|Nicholas Lemann has a theory about
the paths to success in American society. He introduced this
theory back in the mid-90s with articles in The
Atlantic and Time
Magazine. I found his theory so interesting that I coded up a Talent, Lifer, Mandarin
The basic idea is that there are three typical paths to success in American society.
The Talent path is the one taken by entrepreneurs, inventors, artists, actors, musicians, writers, and anyone else who tries to succeed based on their individual abilities rather than by joining a large organization or obtaining formal credentials. Talents tend to be risk-takers and optimists and often they have big egos. Anyone who's gone to Hollywood to break into the film industry or quit a secure job to start their own company is likely a Talent. It's the most characteristically American of the three paths.
The Lifer path is the one created by large corporations and government agencies in the mid-20th century. Lifers join large organizations and are either content in their positions or try to rise through the ranks. Lifers tend to be risk-averse and place a high priority on things like job security and retirement plans. The civil service and the military are classic Lifer organizations, as are companies like IBM and General Motors.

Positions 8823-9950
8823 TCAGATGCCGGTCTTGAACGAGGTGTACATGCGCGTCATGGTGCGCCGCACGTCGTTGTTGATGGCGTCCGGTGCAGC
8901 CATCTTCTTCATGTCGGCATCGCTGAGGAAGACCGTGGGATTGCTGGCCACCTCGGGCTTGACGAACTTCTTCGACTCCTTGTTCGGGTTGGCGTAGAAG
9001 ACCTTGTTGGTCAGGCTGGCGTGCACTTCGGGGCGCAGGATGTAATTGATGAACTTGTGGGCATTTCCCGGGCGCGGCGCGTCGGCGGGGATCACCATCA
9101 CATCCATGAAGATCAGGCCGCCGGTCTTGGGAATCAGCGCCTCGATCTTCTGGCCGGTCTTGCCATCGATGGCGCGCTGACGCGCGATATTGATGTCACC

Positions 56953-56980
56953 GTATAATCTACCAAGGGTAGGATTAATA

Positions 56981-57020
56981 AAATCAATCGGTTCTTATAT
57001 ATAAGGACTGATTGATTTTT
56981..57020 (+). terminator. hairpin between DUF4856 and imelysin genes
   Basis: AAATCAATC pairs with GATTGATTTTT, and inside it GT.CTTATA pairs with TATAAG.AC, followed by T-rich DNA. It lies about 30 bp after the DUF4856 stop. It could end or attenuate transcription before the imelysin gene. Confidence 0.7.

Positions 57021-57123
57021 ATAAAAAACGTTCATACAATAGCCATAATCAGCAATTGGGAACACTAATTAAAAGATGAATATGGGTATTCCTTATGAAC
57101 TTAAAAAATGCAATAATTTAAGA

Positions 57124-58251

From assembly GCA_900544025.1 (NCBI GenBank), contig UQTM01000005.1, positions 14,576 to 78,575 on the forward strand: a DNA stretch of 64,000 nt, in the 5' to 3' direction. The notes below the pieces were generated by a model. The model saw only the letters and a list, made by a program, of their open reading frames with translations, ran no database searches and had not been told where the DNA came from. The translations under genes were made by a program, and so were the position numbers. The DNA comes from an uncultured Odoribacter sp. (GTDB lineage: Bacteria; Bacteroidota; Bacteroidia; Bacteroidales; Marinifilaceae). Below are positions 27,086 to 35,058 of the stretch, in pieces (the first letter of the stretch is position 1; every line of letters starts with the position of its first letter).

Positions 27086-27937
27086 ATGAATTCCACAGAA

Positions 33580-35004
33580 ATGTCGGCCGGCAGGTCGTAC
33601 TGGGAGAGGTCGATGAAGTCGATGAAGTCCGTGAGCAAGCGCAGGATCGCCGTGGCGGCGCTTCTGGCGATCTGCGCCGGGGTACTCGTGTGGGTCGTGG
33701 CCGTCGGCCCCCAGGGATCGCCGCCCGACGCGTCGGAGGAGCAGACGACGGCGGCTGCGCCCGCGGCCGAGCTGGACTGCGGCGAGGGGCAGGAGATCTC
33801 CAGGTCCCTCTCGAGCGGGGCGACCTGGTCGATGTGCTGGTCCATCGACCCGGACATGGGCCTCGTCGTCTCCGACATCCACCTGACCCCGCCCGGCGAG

The Mandarin path was created by the widespread adoption of the SAT for college admission. Lemann writes about the history of the SAT in detail in his book The Big Test. The Mandarin path is based on academic ability and formal credentials, such as college degrees, graduate degrees, medical degrees, and law degrees. Mandarins succeed based on their ability to get into good colleges (grad schools/med schools/law schools), get their degrees, and get hired for positions that require those degrees. Mandarins tend to dominate academia, think tanks, and management consulting as well as the medical and legal profesions.
Talents tend to value individuality and boldness. Lifers tend to value loyalty and caution. Mandarins tend to value intelligence and education.